How Are Foals Protected By Mares?
If you want to get an answer to the question of how foals are protected by mares, you might find the next few lines interesting and informative. Horses are by nature great runners and this is perhaps their biggest defense against predators. Young foals are also referred to as precocious animals. Shortly after their birth, they are capable of running with great agility. Running away from at the first sign of danger is the best self-defense mechanism that horses have when there is a need to protect them from predators.
Do Mares Surround the Foals
There is a common belief that mares have a habit of surrounding the foals so that they can provide a protective ring against predators. However, according to some experts who observe the movements and behaviors of horses, they might be in the habit of doing something referred to as clustering. This is not done as a matter of routine but it might not be uncommon to see the mares pushing the foals behind them so that there is some sort of protection available against predators. The circling method is perhaps prevalent among other animals that have other defensive mechanisms such as horns and tusks. The reason horses are not able to make big circles is perhaps because they run in small groups. On the other hand, other animals run or move around in a few dozens or perhaps even in scores and it is easier for them to form a thick circle around which the young ones are sheltered. This may not be possible as far as horses are concerned.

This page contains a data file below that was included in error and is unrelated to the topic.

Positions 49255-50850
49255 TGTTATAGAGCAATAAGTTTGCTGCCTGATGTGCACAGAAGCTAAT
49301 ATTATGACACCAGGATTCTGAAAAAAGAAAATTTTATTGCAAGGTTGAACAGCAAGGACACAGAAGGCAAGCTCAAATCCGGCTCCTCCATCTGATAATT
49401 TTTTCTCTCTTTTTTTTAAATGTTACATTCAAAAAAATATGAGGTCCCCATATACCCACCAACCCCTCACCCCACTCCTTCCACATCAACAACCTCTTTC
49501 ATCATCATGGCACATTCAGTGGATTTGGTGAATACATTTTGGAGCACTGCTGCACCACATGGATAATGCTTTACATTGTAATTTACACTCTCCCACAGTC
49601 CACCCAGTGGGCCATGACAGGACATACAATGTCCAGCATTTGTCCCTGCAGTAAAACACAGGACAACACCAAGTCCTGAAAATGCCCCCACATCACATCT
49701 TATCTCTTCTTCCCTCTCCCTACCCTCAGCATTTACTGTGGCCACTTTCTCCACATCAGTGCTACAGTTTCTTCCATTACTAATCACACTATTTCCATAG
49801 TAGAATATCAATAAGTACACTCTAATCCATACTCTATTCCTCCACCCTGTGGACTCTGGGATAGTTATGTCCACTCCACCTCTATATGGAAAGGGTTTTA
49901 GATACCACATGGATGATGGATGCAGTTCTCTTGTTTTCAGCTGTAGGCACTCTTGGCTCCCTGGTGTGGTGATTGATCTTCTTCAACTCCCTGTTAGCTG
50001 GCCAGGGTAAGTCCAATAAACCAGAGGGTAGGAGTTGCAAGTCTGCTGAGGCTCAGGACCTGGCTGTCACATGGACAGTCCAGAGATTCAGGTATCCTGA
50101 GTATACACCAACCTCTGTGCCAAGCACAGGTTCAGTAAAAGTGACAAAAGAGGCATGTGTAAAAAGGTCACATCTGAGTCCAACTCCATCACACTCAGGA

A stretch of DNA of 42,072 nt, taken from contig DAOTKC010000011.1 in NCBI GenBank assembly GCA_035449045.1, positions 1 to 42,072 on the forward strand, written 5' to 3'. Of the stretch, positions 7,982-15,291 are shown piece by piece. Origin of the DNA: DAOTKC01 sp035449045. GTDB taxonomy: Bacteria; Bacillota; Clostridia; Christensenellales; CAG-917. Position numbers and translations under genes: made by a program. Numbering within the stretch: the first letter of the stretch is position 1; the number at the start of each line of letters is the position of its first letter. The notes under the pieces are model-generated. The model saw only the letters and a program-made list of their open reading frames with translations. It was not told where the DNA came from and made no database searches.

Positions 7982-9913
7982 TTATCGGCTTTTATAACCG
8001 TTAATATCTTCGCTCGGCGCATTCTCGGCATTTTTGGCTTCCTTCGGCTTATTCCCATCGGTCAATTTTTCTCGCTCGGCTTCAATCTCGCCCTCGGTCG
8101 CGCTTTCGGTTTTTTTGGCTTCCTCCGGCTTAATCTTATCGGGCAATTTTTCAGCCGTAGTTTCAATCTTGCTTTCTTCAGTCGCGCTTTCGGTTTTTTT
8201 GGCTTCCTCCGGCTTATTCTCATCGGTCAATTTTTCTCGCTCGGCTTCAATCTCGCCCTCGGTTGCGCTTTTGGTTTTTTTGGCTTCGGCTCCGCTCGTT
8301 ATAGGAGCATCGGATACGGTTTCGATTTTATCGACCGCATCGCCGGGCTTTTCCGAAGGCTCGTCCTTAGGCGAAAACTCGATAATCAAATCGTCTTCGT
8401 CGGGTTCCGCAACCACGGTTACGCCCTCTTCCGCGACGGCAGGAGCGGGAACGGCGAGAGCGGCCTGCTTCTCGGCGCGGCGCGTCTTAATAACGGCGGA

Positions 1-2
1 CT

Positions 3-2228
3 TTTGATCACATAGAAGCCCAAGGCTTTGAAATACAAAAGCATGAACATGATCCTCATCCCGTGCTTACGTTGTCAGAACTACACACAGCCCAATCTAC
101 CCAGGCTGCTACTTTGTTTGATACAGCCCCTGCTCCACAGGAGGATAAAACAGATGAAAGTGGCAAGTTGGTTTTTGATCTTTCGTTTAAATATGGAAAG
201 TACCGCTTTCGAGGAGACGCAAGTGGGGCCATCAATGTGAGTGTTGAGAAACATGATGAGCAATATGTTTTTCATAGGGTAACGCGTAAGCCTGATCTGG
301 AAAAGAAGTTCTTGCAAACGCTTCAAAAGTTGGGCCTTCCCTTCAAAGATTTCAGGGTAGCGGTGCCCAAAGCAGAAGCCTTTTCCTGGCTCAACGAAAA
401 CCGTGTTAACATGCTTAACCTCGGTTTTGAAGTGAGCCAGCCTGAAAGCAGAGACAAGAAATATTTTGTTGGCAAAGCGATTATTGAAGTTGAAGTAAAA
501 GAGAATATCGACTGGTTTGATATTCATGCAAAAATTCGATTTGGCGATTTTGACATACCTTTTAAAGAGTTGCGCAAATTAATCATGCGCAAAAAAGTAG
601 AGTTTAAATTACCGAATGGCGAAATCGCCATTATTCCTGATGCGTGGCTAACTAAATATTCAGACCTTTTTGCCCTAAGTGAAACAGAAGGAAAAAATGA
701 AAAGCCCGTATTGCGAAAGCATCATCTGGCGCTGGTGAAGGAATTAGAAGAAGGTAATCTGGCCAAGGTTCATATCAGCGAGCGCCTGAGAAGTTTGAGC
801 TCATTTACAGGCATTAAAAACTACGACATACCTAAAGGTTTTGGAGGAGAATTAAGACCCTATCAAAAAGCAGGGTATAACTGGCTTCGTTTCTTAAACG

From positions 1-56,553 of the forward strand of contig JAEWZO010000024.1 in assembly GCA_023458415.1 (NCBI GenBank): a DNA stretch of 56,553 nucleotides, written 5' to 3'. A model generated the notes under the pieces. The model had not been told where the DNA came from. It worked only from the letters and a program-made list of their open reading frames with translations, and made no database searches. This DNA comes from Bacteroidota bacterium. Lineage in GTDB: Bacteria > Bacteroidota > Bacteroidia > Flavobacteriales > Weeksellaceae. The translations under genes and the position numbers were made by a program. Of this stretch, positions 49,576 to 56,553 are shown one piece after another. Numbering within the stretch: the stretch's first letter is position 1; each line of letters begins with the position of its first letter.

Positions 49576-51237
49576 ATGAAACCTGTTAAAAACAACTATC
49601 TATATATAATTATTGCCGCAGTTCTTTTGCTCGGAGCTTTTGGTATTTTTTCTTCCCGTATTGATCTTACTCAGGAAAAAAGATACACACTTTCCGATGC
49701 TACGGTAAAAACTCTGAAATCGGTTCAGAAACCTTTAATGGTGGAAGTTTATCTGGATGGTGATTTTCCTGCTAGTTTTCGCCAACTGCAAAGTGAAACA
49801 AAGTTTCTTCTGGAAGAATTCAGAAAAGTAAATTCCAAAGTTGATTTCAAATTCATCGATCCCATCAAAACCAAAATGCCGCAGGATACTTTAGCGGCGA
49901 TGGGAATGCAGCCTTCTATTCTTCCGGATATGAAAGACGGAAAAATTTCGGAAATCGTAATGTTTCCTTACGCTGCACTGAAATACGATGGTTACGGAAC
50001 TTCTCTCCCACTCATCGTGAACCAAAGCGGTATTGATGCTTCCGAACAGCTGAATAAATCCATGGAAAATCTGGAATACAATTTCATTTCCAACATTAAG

Horses Have Other Ways to Protect Themselves
Mares are not without their own formidable forms of defenses. They have a nasty bite, they can strike and they have strong legs which are capable of giving a lethal kick which can break even the toughest of bones. A stallion in particular is known for its ability to be highly protective of its band and they will try their best to protect their clan from predatory attacks. They are masters in coming out with elaborate posturing and have a number of fight sequences which might scare even powerful and ferocious intruders and predators.
Community Life Is Their Biggest Strength
Whether foals are raised domestically or in the wild they have the comfort of a group which is extremely agile, vigilant, alert and communicative. They try and stay away from predators to the maximum extent possible. They have vocal calls or other forms of communication that can also help the foals to be united with their mothers in case they get lost. Hence for all practical purposes, the stallions that herd the group always consider the foals as a part of the entire herd and they are taken care of extremely well. It is the togetherness, alertness, ability to posture and most importantly their ability to steer clear of trouble which helps them to ward off predators and saves the lives of foals.
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